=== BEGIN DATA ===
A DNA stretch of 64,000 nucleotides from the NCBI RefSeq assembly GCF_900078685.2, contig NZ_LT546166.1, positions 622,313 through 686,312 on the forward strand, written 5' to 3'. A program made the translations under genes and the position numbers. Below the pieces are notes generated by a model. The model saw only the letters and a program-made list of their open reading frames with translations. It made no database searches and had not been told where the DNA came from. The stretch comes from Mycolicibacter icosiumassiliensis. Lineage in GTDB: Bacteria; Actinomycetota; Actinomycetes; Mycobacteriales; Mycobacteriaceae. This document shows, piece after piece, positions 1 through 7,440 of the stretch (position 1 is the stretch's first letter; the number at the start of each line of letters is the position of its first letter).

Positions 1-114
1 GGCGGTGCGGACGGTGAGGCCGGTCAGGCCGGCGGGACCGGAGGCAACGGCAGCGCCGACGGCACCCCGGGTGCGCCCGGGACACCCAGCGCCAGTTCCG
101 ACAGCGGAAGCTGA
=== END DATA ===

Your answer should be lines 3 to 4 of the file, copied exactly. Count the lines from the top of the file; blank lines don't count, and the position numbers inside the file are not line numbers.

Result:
1 GGCGGTGCGGACGGTGAGGCCGGTCAGGCCGGCGGGACCGGAGGCAACGGCAGCGCCGACGGCACCCCGGGTGCGCCCGGGACACCCAGCGCCAGTTCCG
101 ACAGCGGAAGCTGA